Happy Mortal

This life, well-lived.

Sex and Predicate

SP009 So, I’m stuck. After our recent conversation I feel the need to assign a predicate to sex. Trouble is I’m not sure I can. It’s simply not satisfying to say “sex is construct.” Nor, is it wholly accurate to say “sex is biology.” Sure, I can say “sex is complicated,” but that does nothing more than describe my quandary. The fact that a predicate for sex is as slippery as it is makes me wonder, just “who” is having sex?

Am I a capitalist in the bedroom? Consuming a product? Becoming a product? In which case, is my intercourse cascading into the simulacrum of the pornographic? Or, am I the triune layity of ego, superego, and id? Am I a kid playing playing games? An adult creating? A creature? An American? A caucasian male?

I know that these abstactions functions to estrange us from sex, but that’s just the symptom of a larger problem. One that can’t be solved without parsing the lack of a clear predicate.

And maybe that’s the problem. I don’t have sex any more. They do. Maybe it’s the fragmenting of the subject that makes the predicate so difficult. Maybe when my predicate flows easier (I am…), other predicates follow suit.

Does unity (or, perhaps better said, a lack of fracture) within the subject save us from estrangment?


  1. I will share my predicate: Sex is with an Other.

    Does unity mean wholeness and fracture mean brokenness?

  2. Who has sex? Whoever wants to. Sex is anything you want it to be. Self sex, sex with an other, sex with many others. With or without condoms or birth control, with or without the ability or necessity of making a baby, with or without orgasm (hopefully with). The minute we try to figure something out is the moment we lose it completely. If sex isn’t being had it’s because people aren’t defining it correctly. And they aren’t defining it correctly because they are trying to define it.

  3. Who is having sex? The obvious answer is, your cells, your DNA. The procreative drive is primal in all senses of the word (ancient, primary, etc.). And because it’s driven at the cellular level, your conscious mind, while it can come along for the ride, doesn’t really get to drive.

  4. I think that procreating is the western worlds way of trying to make sex okay. I don’t think that our cells or dna think that way. Why then would homosexuals have the desire to have sex? Or people who are reproductively challenged? Women on birth control, women who are pregnant, men who have had vasectomies? Why self-pleasure? The need for babies has little to do with dna/cells and more to do with society. For example: during times of economic hardship mens sperm count drops, making it less likely to have children. But I’m sure they are still having sex.

  5. I think the distinction between masturbation and sex with someone else is useful.

  6. We can’t reduce sex to either the social or the biological realms. It operates in both insofar as we can recognize the physical components (like pheromones and survival benefits) and the social norms and taboos, which can’t always be easily explained from biology (like the skinny model aesthetic, foot fetishes, and penis-shaped cakes).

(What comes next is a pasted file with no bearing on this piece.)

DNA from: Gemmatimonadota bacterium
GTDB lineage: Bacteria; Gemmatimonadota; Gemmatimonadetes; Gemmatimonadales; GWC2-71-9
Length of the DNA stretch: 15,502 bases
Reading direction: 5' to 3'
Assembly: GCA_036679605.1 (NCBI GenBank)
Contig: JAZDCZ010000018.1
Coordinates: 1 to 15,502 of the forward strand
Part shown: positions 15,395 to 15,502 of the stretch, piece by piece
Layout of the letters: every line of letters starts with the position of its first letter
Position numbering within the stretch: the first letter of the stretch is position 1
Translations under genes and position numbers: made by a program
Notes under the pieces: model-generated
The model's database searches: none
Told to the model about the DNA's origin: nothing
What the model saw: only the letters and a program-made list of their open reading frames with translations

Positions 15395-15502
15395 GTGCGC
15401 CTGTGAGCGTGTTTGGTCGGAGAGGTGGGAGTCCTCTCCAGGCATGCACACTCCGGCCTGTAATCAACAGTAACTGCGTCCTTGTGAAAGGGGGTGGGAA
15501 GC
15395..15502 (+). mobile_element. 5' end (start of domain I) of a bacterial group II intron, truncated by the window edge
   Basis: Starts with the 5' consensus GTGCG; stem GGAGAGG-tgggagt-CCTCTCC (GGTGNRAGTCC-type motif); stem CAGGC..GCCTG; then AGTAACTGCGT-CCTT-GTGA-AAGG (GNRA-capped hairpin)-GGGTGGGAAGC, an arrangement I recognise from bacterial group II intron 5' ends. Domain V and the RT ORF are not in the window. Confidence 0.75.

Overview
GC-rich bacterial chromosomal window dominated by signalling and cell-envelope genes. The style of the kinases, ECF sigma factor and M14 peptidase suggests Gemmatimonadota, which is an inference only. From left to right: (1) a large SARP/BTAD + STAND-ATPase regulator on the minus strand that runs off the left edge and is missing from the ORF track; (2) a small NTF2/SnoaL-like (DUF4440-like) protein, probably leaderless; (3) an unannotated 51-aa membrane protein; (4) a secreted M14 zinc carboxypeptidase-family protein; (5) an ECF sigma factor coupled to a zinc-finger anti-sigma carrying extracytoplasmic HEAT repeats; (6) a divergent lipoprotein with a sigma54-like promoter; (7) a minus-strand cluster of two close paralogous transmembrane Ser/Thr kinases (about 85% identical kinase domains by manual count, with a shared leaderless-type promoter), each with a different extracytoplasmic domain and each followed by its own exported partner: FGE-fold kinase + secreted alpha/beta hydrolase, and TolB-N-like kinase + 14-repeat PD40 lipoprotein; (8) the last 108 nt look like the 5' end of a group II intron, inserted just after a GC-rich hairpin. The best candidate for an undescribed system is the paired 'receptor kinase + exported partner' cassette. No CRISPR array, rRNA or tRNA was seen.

Also, sex is a sign mediated in language and as such is subject to the indeterminacy of meaning. This thread is a discourse in which we all play the game of pretending to know what we mean when we type/read “sex.” And as the thread unravels we find that some of us are thinking grammar, some economics, some cells, others fetishes and insecurities. It maybe all of these, or not quite any.

    And what about these precise words we use? How would it change the game to write of intercourse, making love, fucking, knowing each other, making babies, bumping uglies, experiencing little death, giving it up/away/out, copulating, mutual masturbation, or just doing it (and doing it, and doing it well)?

    This is not to say that we shouldn’t “have it out with sex.” Coming out can be important. One end of the thread that I find intriguing is the difference between certain biological accounts of sex and certain psychoanalytic accounts. The salient difference (in my picture) being that the one describes sex as productive while the other describes sex as an attempt to fill an un-fillable lack.

    So which is it people!?! We need some definite answers.

  7. Isn’t producing still an attempt to fill an un-fillable lack? The need to live eternally, the need to love and be loved, the need to create something, to shape something in your image?

    However, no definite answers here. I definitely don’t believe in those. :)

  8. why categorize? sex is different for every person, every time. sex with different people has different motivations, results, etc. pairing a predicate to the concept of sex is not only impossible, it is pointless. even if you could simplify the implications of it in one sentence, all you would have is a slogan. you would still sleep on half of an empty bed

  9. And that’s the point I think. It’s not so much that there’s a problem with the predicate: it’s that our subject isn’t really up to the task.

  10. Right. Desire and drive both imply that something is missing, something which needs to be attained. But I think too often we emphasize the lack, the void, when in fact there is much more to be said concerning the surplus, the productive force.

    It can seem like common sense that you have a void that needs filling. But who told us that was the case? Lots of powerful entities stand to benefit from such a belief, from churches to malls.